Spermophile Ground Squirrels—Spermophile Ground Squirrels // Callospermophilus lateralis—Golden-mantled Ground Squirrel // Ictidomys/Xerospermophilus)—Ictidomys or Xerospermophilus Ground Squirrel // Ictidomys tridecemlineatus—Thirteen-lined Ground Squirrel // Otospermophilus bensoni—Benson Rock Squirrel // Otospermophilus beecheyi—California Ground Squirrel // Otospermophilus variegatus—Rock Squirrel // "Spermophilus" cochisei—Cochise Ground Squirrel // Urocitellus elegans—Wyoming Ground Squirrel // Urocitellus townsendii—Piute Ground Squirrel // Xerospermophilus mohavensis—Mohave Ground Squirrel // Xerospermophilus spilosoma—Spotted Ground Squirrel
Since the naming of the genus Spermophilus by Cuvier in 1825, members of the genus have been split and lumped taxonomically in various ways, with Spermophilus recognized in recent years as consisting of a number of subgenera. In a far-reaching study including both molecular and morphological data, Helgen et al. (2009) have split the genus into eight genera. The restricted genus Spermophilus is limited to Eurasia. Anticipating that this taxonomy will be widely accepted, the system is adopted here. The changes are not without problems for fossil material, however. This is especially problematic in regards to taxa formerly relegated to the subgenus Ictidomys, specifically, S. spilosoma and S. tridecemlineatus. The former species has been transferred to a different genus from the latter, but identifications to subgeneric levels generally have been on the basis of dental characters shared by both.
In our region, fossils of species formerly recognized as belonging to Spermophilus include Callospermophilus lateralis (Golden-mantled Ground Squirrel), Ictidomys tridecemlineatus (Thirteen-lined Ground Squirrel), Otospermophilus variegatus (Rock Squirrel), Xerospermophilus spilosoma (Spotted Ground Squirrel), and Urocitellus elegans (Wyoming Ground Squirrel). Ictidomys mexicanus (Mexican Ground Squirrel) currently occurs in our region but has not been recognized in our fossil record.
Synonyms. Most literature after about 1950 until the recent publication of Helgen et al. (2009) uses Spermophilus for all of the genera noted above.
Ground squirrels are widespread in both the New World and the Old. They are mostly inhabitants of grasslands or shrublands. Being active during the daylight hours places a premium on being able to spot predators in time to take cover. Activity usually is close to a burrow opening that is a haven from most predators except snakes and certain members of the weasel family (various weasels of appropriate size that are able to enter the burrow and the American Badger that is expert at digging out burrows).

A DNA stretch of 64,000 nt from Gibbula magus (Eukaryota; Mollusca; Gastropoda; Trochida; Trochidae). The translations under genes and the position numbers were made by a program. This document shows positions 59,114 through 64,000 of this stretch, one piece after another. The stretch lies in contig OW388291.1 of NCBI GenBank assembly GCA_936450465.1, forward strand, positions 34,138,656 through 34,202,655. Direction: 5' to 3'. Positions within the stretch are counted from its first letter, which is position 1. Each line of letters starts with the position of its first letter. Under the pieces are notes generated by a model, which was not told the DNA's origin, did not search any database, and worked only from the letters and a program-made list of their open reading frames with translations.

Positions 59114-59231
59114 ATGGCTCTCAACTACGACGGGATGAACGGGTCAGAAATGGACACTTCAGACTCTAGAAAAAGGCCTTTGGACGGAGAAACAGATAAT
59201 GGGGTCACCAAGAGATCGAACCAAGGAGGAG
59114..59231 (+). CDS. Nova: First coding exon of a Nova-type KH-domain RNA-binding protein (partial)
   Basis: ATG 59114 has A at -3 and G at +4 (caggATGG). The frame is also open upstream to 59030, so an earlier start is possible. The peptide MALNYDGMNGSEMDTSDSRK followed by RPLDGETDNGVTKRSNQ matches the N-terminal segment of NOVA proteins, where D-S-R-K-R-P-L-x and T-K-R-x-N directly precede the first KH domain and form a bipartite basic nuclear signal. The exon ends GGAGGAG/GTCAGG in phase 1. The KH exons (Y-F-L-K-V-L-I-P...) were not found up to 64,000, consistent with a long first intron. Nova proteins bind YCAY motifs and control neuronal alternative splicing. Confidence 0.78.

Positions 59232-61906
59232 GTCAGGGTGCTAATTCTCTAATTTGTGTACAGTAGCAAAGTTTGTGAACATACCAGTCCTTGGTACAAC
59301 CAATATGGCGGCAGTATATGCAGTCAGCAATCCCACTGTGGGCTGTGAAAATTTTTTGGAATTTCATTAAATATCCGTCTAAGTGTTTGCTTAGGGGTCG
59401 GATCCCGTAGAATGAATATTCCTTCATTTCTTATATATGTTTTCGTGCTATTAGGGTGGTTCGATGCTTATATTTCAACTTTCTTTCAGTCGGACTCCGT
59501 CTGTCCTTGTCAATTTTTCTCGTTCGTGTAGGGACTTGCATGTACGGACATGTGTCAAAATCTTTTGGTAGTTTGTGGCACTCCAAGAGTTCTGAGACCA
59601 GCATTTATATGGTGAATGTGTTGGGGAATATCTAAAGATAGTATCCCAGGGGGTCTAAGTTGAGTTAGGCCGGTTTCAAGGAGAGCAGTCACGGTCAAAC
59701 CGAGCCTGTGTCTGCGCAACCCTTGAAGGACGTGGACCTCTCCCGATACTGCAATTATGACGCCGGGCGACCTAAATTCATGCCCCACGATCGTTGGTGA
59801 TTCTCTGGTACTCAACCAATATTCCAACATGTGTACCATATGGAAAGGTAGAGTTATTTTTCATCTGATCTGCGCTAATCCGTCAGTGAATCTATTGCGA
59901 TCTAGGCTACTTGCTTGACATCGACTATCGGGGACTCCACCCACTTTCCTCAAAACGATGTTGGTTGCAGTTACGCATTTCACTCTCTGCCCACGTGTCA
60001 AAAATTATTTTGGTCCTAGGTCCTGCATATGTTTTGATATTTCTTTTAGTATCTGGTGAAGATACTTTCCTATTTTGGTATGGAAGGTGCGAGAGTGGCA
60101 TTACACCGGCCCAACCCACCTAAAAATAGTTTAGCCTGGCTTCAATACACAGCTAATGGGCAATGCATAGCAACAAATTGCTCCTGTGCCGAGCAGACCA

Tamias (chipmunks) and Ammospermophilus (antelope squirrels) have many similarities with the ground squirrels. Dental characteristics generally will separate Tamias (see Sciuridae and Tamias accounts). To repeat from the Ammospermophilus account, the masseteric tubercle is directly below a narrowly oval infraorbital foramen, whereas in taxa formerly assigned to Spermophilus, the masseteric tubercle is medium to large and ventral to slightly lateral to an oval or subtriangular infraorbital foramen (Hall 1981). Other differences are more subtle and most identifications depend on direct comparison with modern specimens.
Literature. Hall 1981; Helgen et al. 2009.
With a number of species possible, including those with considerable overlap in size, many elements that can be identified as a ground squirrel cannot be identified to a lower taxonomic level. Most were identified originally as members of the genus Spermophilus; with the split-up of that genus into several genera, it becomes problematical as to which of the present genera are involved.
Pleistocene: Perico Creek (Morgan and Lucas 2005).
Latest Blancan: La Union (Morgan and Lucas 2003).
Irvingtonian: El Golfo (Croxen et al. 2007).
Rancholabrean: Glen Abby, Bonita (Jefferson 1991b); Tramperos Creek (Morgan and Lucas 2005).
Rancholabrean/?Early Holocene: Mitchell Caverns (Jefferson 1991b).
Wisconsin: CC:5:5 (Mead et al. 2003).
Mid/Late Wisconsin: Rampart Cave (Lindsay and Tessman 1974).
Late Wisconsin: Antelope Cave [two species] (Jefferson 1991b); Folsom Site (Morgan and Lucas 2005).
Late Wisconsin/Holocene: Conkling Cavern (Conkling 1932); Isleta Cave No. 2 (?) (UTEP); Newberry Cave (Jefferson 1991b); Schuiling Cave (Jefferson 1991b).
Literature. Conkling 1932; Croxen et al. 2007; 1991b; Lindsay and Tessman 1974; Mead et al. 2003; Morgan and Lucas 2003, 2005.
There is insufficient information to allow placement within one of the currently recognized North American genera.
Late Blancan: Curtis Ranch (Lindsay 1984); Prospect (Johnson et al. 1975).
Literature. Lindsay 1984; Johnson et al. 1975.
Last Update: 5 Mar 2014